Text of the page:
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Alternating hemiplegia of childhood (AHC) is a rare disorder with diagnosis based on clinical criteria, as no laboratory, neuroradiological or genetic markers are currently available. The pathogenic mechanisms are still an enigma. Some hypotheses have been proposed such as hemiplegic migraine variant, epileptic mechanism, channelopathy and mitochondrial disorder, but none of these has been confirmed. Our aim was to analyze the results of metabolic studies performed on a series of 157 European patients who fulfilled diagnostic criteria for AHC. We tried to find a common metabolic abnormality, related with AHC. We did not find significant abnormalities in basic metabolic screening, at different ages. Neurotransmitters in cerebrospinal fluid (n = 26) were normal in all of the patients. Mitochondrial respiratory chain enzyme activities were analyzed in 19 muscle biopsies; in 4 cases, different MRC enzyme deficiencies were demonstrated, ranging from mild-unspecific deficiencies to more profound and probably primary defects. Although we did not find specific metabolic markers in our series, some metabolic disorders such as pyruvate dehydrogenase deficiency, MELAS, cerebral glucose transporter defect and neurotransmitter deficiency can exhibit symptoms similar to those of AHC and need to be ruled out before a diagnosis of AHC can be established. Further studies including high-throughput diagnostic technologies seem necessary to elucidate the etiology of this severe and enigmatic disorder.
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Evidence of a non-progressive course of alternating hemiplegia of childhood: study of a large cohort of children and adults.
Brain
PUBLISHED: 10-24-2010
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Alternating hemiplegia of childhood is a neurological disorder characterized by episodes of hemiplegia, various non-epileptic paroxysmal events and global neurological impairment. Characterization of the evolution and outcome into adulthood has not been sufficiently investigated. The goal of this study was to elucidate the natural history of alternating hemiplegia within a large cohort of 157 patients, as part of the European Network for Research on Alternating Hemiplegia project. A questionnaire was formulated to determine the severity of both paroxysmal and global neurological impairment and address progression of the disorder by allocating data to specific age epochs up to and over 24 years of age. Patients in early age groups were consistently present in subsequent later age groups and for each patient, data were collected for each corresponding age epoch. The study was based on predominantly retrospective and, for a period of 2 years, prospective data. At inclusion, patients were aged from 9 months to 52 years. The median age at diagnosis was 20 months. All patients experienced hemiplegic attacks; 86.5% reported episodes of bilateral weakness, 88% dystonic attacks, 53% epileptic seizures, 72% developed chorea and/or dystonia and 92% mental retardation. When data over the course of the illness were examined for the whole cohort, the severity of symptoms did not appear to change, with the exception of abnormal ocular movements and hypotonia that regressed, but did not disappear into adulthood (from 86 to 36% and 76 to 36%, respectively). No statistically significant correlation between a history of severe paroxysmal hemiplegic/dystonic episodes and a worse neurological outcome was identified. Seven patients died, some of whom experienced severe plegic attacks or epileptic seizures at the time of death. History of severe plegic/dystonic attacks was not found to be an aggravating factor for deceased patients. Our results provide evidence that the natural history of alternating hemiplegia is highly variable and unpredictable for individual patients. However, we did not find evidence to support a steadily progressive and degenerative course of the disorder when patients were analysed as a group. For a minority of patients, a risk of sudden death was associated with more severe neurological impairment. The European Network for Research on Alternating Hemiplegia Registry, validated by our study, includes all major neurological signs and symptoms of alternating hemiplegia and may thus be used as a precedent for the progressive inclusion and follow-up of patients as well as a reference for genetic studies and treatment trials.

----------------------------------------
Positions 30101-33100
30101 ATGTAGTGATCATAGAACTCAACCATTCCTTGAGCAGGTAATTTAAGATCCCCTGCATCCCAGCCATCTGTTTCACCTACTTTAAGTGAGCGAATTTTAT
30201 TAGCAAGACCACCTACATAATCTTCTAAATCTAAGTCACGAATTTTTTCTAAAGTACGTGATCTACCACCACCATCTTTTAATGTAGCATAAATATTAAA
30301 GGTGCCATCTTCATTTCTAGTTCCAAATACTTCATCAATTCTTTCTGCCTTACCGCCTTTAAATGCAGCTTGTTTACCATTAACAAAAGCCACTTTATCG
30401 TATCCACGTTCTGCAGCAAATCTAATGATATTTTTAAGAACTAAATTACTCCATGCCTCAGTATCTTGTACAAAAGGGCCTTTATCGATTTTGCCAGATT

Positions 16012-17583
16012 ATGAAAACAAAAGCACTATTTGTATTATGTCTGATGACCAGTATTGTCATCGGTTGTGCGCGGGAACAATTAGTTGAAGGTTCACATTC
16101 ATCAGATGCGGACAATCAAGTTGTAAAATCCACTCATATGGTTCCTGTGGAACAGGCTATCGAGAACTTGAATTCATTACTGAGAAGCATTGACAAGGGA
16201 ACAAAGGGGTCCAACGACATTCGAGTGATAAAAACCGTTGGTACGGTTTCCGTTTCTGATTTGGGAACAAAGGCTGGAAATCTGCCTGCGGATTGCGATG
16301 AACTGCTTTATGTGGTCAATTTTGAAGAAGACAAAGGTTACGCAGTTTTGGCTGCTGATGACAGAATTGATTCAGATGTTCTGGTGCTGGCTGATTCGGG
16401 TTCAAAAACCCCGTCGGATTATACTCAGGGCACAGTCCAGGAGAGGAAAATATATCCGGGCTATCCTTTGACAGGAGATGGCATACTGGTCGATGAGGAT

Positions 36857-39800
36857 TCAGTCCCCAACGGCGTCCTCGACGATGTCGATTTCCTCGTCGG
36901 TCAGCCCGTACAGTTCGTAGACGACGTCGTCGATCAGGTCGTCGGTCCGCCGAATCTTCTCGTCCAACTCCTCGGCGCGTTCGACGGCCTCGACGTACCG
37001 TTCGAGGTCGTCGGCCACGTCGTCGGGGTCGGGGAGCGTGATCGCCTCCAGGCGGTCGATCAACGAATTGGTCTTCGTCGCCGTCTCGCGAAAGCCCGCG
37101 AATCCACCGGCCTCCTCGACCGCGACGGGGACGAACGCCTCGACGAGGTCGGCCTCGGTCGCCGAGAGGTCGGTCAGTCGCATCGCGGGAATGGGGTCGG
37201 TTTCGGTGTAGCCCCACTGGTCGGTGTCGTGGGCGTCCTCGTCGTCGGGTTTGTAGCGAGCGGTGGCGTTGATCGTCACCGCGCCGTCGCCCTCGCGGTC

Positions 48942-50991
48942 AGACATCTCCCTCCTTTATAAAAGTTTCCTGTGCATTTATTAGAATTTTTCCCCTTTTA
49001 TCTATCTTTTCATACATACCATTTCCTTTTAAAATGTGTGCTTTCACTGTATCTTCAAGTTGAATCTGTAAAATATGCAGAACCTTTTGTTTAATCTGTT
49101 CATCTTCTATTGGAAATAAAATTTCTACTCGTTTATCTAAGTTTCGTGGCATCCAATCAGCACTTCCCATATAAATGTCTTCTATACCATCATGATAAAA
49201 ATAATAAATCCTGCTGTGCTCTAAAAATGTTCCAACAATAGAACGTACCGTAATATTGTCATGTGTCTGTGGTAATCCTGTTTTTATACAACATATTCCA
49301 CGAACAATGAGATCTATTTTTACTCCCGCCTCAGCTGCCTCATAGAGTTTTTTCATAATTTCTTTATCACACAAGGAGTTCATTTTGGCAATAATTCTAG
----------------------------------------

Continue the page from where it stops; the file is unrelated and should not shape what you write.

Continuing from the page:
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Ophthalmological, cognitive, electrophysiological and MRI assessment of visual processing in preterm children without major neuromotor impairment.
Dev Sci
PUBLISHED: 08-18-2010
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Many studies report chronic deficits in visual processing in children born preterm. We investigated whether functional abnormalities in visual processing exist in children born preterm but without major neuromotor impairment (i.e. cerebral palsy). Twelve such children (< 33 weeks gestation or birthweight < 1000 g) without major neuromotor impairment and 12 born full-term controls were assessed at 8-12 years of age by means of ophthalmological assessment (visual acuity, colour vision, stereopsis, stereoacuity, visual fields, ocular motility, motor fusion), cognitive tests of visual-motor, visual-perceptual and visual-spatial skills and pattern-reversal visual evoked potentials (PR-VEPs). All participants also underwent magnetic resonance imaging (MRI) of the brain and neuromotor assessments. No significant differences were found between the groups on the ophthalmological, visual cognitive, neurological, neuromotor or MRI measures. The P100 component of the PR-VEP showed a significantly shorter latency in the preterm compared with the full-term participants. Whilst this P100 finding suggests that subtle abnormalities may exist at the neurophysiological level, we conclude that visual dysfunction is not systematically associated with preterm birth in the context of normal neurological status.